THE WORD IS
ON MIDSUMMER DAY
In the Scandinavian countries on Midsummer Day, the festival of light and summer beauty, Christians find delight in admiring God's works of creation. Through the night it is so light that one can read without artificial lights and in Lapland you can see the sun shining even at night. To the Christian Church, however, Midsummer Day is St. John the Baptist's Day. The message of this prophet of the wilderness is as timely today in this immoral age as it was during the time that he lived.
John the Baptist denounced the sins of his day by preaching God's Law in all its severity. To the hypocrites he said: "You brood of vipers, who warned you to flee from the wrath to come?" (Matt. 3:7). They claimed to be God's children, but their works told a different story. John's preaching struck them to the core. He was not a moralist, merely condemning outward deeds and demanding an improved life. He was the forerunner of Christ, a preacher of repentance and faith. By his severe preaching of God's Law he wanted to bring his hearers to a knowledge of their sins. He baptized those who confessed their sins with the Baptism of forgiveness (Matt. 3:6; Mark 1:4). The impenitent remained "a brood of vipers" or children of the devil.
A moralist does not understand forgiveness. To him the outward gilding of life is enough. He cannot free himself of a bad conscience. All people are moralists by nature. From the standpoint of faith the worse moralists are those who wish to make people good by refraining from calling anything bad.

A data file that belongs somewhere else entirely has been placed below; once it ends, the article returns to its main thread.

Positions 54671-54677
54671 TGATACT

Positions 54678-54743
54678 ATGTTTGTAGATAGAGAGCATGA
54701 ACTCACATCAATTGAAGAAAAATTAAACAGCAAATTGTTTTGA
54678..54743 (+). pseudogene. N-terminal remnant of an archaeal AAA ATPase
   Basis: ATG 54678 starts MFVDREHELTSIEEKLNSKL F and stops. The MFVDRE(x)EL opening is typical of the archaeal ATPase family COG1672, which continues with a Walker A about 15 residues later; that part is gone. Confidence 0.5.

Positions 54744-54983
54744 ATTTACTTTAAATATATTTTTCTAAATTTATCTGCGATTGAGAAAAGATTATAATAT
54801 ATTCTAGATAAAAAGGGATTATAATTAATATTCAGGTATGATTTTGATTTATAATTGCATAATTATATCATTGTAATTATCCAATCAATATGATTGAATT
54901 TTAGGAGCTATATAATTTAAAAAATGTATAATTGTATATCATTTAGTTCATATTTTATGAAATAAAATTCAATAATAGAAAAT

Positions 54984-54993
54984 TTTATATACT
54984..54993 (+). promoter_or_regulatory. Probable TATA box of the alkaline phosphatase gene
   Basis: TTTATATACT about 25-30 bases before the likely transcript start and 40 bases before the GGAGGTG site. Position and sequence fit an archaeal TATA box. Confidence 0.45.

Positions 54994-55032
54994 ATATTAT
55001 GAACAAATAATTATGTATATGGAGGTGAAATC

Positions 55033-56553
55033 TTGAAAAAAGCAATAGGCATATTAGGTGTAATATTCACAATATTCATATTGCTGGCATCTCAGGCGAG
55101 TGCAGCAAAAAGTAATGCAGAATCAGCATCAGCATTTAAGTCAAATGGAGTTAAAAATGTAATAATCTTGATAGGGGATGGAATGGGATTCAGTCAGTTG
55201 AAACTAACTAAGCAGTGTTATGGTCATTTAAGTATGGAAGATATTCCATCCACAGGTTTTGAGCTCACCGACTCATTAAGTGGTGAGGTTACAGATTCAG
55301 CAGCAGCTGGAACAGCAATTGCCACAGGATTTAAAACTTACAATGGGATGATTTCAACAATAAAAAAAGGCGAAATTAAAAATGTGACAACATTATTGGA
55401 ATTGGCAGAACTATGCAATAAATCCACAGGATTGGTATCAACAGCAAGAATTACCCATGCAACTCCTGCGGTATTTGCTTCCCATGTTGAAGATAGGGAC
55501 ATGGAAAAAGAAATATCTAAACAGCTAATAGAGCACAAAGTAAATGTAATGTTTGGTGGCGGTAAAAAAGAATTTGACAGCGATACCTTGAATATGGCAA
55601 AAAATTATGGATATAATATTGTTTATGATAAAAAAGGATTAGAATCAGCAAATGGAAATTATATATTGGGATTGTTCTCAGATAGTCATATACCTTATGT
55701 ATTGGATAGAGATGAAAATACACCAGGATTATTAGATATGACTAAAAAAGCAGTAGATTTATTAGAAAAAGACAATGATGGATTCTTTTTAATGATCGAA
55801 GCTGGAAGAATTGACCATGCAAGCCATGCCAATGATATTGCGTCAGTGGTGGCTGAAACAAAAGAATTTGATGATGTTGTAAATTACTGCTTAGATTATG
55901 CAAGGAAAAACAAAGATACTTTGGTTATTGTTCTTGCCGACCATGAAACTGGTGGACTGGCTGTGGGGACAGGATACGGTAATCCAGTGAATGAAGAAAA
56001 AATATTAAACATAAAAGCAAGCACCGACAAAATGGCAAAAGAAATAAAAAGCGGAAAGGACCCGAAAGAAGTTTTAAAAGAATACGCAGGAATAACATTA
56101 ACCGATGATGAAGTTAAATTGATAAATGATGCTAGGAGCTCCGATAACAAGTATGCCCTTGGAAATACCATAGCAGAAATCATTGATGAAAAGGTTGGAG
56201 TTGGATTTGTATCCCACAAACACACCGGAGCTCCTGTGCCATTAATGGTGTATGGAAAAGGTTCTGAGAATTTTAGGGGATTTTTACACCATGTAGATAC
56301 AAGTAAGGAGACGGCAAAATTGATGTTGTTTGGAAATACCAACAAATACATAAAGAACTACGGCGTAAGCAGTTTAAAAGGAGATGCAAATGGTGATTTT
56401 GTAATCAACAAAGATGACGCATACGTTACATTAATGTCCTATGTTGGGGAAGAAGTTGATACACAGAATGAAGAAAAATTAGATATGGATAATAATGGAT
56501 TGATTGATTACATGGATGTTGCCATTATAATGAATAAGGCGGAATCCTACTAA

We need preaching that calls sin by its right name in the sight of the holy and almighty God; preaching that doesn't try to excuse and modify man's misdeeds. We do not have to be afraid of convicting people of their sins, because we have comfort to offer terrified sinners. John pointed to Jesus and said: "Behold the Lamb of God that takes away the sin of the world" (John 1:29). This, Jesus has done. God has forgiven our sins.
John preached this forgiveness by grace. It didn't cause complexes, but rather brought harlots and publicans into God's kingdom. To the moralists of His time and to the chief priests and elders Jesus said: "Truly I say to you that the tax?gatherers and harlots will get into the kingdom of God before you... you did not believe him (John), but the tax?gatherers and harlots did believe him" (Matt. 21:31,32).
However, not all who heard believed. Some hardened their hearts. Herod, the tetrarch, was one of these. God is not a respector of persons, and without respect to persons, His prophet proclaimed: "It is not lawful for you to have her" (Matt. 14:4), a woman who is not your wife. We need this type of preaching also today. No one has the right to desecrate the sanctity of marriage.
From the human point of view John opposed one who was too mighty. God's Word did not move Herod; however, the dance of the daughter of Herodias did (Matt. 14:1-12) - not to repent, but rather to obey his lover's ungodly wish. The decapitation of the "voice crying in the wilderness" did not still the crying voice. Herod was mighty in the eyes of men, but "among those born of women there has not arisen anyone greater than John the Baptist" (Matt. 11:11). After John's death the "crying voice" was louder than ever in the conscience of the adulterer. When Herod heard of Jesus' miracles, he was overcome by superstitious fear and cried: "This is John the Baptist; he has risen from the dead" (Matt. 14:2).
Herod sold a good conscience and peace of mind for the price of a moment of pleasure. Many do the same today, but why?
This is the question we have to ask: Why are so many swayed by the "midsummer dance"? Why do so many try to still the voice of God's Word? Why don't they want to go to heaven, and why don't they want others to go there? It's time for a reweighing of values. A moment of pleasure and eternal anguish or a good conscience and everlasting joy? God has not created the midsummer light in order that works of darkness can be performed.
Jesus, speaking of the light of God's Word, says: "While you have the light, believe in the light, in order that you may become sons of light" (John 12:36).